The story behind West Charlotte’s inadequate gym

The West Charlotte Lions, led by head coach Jacoby Davis (center), will play in Saturday’s regional
The West Charlotte Lions, led by head coach Jacoby Davis (center), will play in Saturday’s regional Special to the Observer

”West Charlotte loses home court advantage,” the Observer headline read. “Is it about race or too few seats?”

The headline addressed controversy over the state high school association’s decision to move a basketball playoff game from West Charlotte’s gymnasium to the larger one at Vance High, depriving West Charlotte’s team of the home-court advantage it had earned with its regular-season record.

But the question – and too much of the discussion – missed the mark. It is precisely because West Charlotte is a high-poverty, predominantly African American school that its gym was considered too small to host a playoff game against Ardrey Kell, a high-wealth, predominantly white, much larger school.

This situation once again underscores the burdens that this community places on its most disadvantaged young people. It also speaks to history.

In the 1970s, Charlotte made a major effort to address the racial inequality caused by centuries of white supremacy, instituting an extensive busing system that made Charlotte-Mecklenburg the most desegregated school system in the nation. While busing held its own inequities, it made educational opportunities more equal than they had ever been, and won the city national acclaim.

That effort, however, did not extend to the crucial realm of housing. Even as West Charlotte High became a national model of successful integration, the historically black neighborhoods around the school were fragmented by urban renewal and highway construction. Funds for new developments and civic improvements were focused almost exclusively on the rapidly growing suburbs – places where an longstanding legacy of housing and loan discrimination made it difficult for most African American families to purchase homes.

When a new lawsuit ended busing, schools diverged as well.

In 2008, shortly after busing ended, West Charlotte had 1,980 students. Newly built Ardrey Kell had 1,852. That parity did not exist for long. The area around Ardrey Kell built up – in part because the families who could afford to buy new, often-pricy homes wanted to send their children to the thriving, well-off school. West Charlotte, whose aging neighborhoods housed a poorer and more transient population, and whose students thus faced far greater challenges, struggled to keep families.

By 2016, Ardrey Kell enrolled 2,996 students. West Charlotte had 1,478.

These differences in enrollment were compounded by the community resources on which each school could draw – differences clearly on display at sports events. When West Charlotte visited Ardrey Kell for football games, one West Charlotte parent explained, “it was astonishing to see what they had. Just the basic stuff, the condition of the field, the condition of the parking lot. The concessions. It was a clear distinction. So when we talk about separate but equal, not at all.”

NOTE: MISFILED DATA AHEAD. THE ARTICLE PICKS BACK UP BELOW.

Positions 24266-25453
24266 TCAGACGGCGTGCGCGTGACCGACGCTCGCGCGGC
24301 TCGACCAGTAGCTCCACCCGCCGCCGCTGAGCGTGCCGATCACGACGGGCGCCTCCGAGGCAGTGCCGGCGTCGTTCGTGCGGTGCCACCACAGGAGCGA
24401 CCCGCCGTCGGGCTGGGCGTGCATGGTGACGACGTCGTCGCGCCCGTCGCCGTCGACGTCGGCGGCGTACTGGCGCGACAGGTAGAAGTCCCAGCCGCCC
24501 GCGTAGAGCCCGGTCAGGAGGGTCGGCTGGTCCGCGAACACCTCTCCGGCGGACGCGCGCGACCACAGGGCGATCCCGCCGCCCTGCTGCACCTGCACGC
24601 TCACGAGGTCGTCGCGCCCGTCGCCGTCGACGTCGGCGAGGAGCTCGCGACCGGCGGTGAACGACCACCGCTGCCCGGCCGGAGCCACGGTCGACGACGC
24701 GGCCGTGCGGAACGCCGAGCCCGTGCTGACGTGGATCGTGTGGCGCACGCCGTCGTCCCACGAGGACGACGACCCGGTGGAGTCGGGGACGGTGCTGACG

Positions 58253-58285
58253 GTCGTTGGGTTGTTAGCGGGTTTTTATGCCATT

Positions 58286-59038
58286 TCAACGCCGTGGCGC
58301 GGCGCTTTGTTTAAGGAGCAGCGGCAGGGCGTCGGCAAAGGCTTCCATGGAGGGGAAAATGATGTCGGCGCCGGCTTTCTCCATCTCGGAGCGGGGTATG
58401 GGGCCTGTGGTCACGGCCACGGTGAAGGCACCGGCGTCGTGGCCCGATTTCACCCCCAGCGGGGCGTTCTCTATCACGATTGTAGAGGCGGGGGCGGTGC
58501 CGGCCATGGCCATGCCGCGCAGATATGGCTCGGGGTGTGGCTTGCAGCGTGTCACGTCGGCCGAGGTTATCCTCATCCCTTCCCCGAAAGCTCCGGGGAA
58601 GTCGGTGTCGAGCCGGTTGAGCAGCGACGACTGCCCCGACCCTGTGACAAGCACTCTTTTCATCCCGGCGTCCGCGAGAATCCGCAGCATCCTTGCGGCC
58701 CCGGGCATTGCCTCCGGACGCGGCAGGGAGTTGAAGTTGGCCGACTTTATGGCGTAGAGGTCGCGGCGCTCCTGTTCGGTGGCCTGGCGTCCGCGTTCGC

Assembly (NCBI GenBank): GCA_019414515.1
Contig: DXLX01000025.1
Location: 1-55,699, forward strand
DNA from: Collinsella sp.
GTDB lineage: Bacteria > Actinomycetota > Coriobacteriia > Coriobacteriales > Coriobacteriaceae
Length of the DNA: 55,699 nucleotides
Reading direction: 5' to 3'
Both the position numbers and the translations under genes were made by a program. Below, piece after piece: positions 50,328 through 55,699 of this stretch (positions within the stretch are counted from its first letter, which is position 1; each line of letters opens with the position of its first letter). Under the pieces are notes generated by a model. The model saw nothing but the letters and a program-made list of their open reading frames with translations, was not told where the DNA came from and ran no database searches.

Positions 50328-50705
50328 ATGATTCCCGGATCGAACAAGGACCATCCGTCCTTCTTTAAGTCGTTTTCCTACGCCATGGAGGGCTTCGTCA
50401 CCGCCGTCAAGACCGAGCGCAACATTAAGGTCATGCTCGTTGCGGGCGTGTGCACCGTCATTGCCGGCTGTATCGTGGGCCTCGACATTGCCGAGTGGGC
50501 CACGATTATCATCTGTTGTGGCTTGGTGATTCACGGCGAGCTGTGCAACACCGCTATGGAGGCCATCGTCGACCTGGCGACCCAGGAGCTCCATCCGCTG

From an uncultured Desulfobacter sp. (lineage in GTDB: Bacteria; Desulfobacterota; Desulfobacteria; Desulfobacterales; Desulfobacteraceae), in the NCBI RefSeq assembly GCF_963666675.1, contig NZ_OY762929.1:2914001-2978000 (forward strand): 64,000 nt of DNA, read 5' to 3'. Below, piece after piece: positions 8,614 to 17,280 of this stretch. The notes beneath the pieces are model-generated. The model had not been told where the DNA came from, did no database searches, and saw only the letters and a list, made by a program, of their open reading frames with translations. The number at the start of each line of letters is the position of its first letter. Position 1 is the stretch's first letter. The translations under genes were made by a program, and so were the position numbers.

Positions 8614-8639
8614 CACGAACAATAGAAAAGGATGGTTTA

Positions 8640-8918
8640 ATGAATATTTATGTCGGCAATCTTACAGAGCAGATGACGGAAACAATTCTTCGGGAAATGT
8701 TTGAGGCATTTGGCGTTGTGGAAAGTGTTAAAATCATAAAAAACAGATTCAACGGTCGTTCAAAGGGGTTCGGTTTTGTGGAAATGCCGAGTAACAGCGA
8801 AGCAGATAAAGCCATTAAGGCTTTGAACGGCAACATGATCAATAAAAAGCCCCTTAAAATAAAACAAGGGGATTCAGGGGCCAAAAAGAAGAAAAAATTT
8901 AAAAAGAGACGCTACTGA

This year, West Charlotte’s basketball team overcame disparities in budget and facilities to compile a record that earned them a coveted home court advantage. Then – essentially because the school was black, poor and thus small – it was taken away.

West Charlotte High’s supporters don’t just sit around and cry about such inequalities.

After the game was moved, they urged people to show up at Vance in droves – and to look past the ugly racial slur that got one of Ardrey Kell’s stars suspended from the contest. The Lions rose to the occasion, and triumphed, 69-53, in front of a large and cheering crowd. Still, dealing with the move and the slur required yet another layer of effort for students, families and teachers who already face tough obstacles. “At what point do we stop expecting our children of color to be “motivated” by ignorant hate? another mother commented. “I’m tired.”

These disparities, of course, are not limited to sports. They exist in every area of school life, from course offerings to arts programs to the experience and stability of teaching staffs. Students at West Charlotte, and at our city’s other high-poverty high schools are asked to do more with less – even though most of them have less to start with.

After the Ardrey Kell player was suspended, his family offered an apology, which read in part: “We do not believe his words represent who he is as a person, his overall character and his heart towards others.” But anything anyone says represents something about them and the world they live in.

Similarly, we who benefit from Charlotte’s prosperity may not believe that the inequalities we tolerate represent who we are as a community, our overall character and our heart towards others. But their existence says something about us.

These deep-seated inequities won’t be solved by just a few more family conversations, a few shifts in school funds or a few charitable donations. We all have to grapple more deeply with the forces – cultural, political and economic – that have brought us to this point.

Pamela Grundy is a longtime CMS activist and the author of Color & Character: West Charlotte High and the American Struggle over Educational Equality.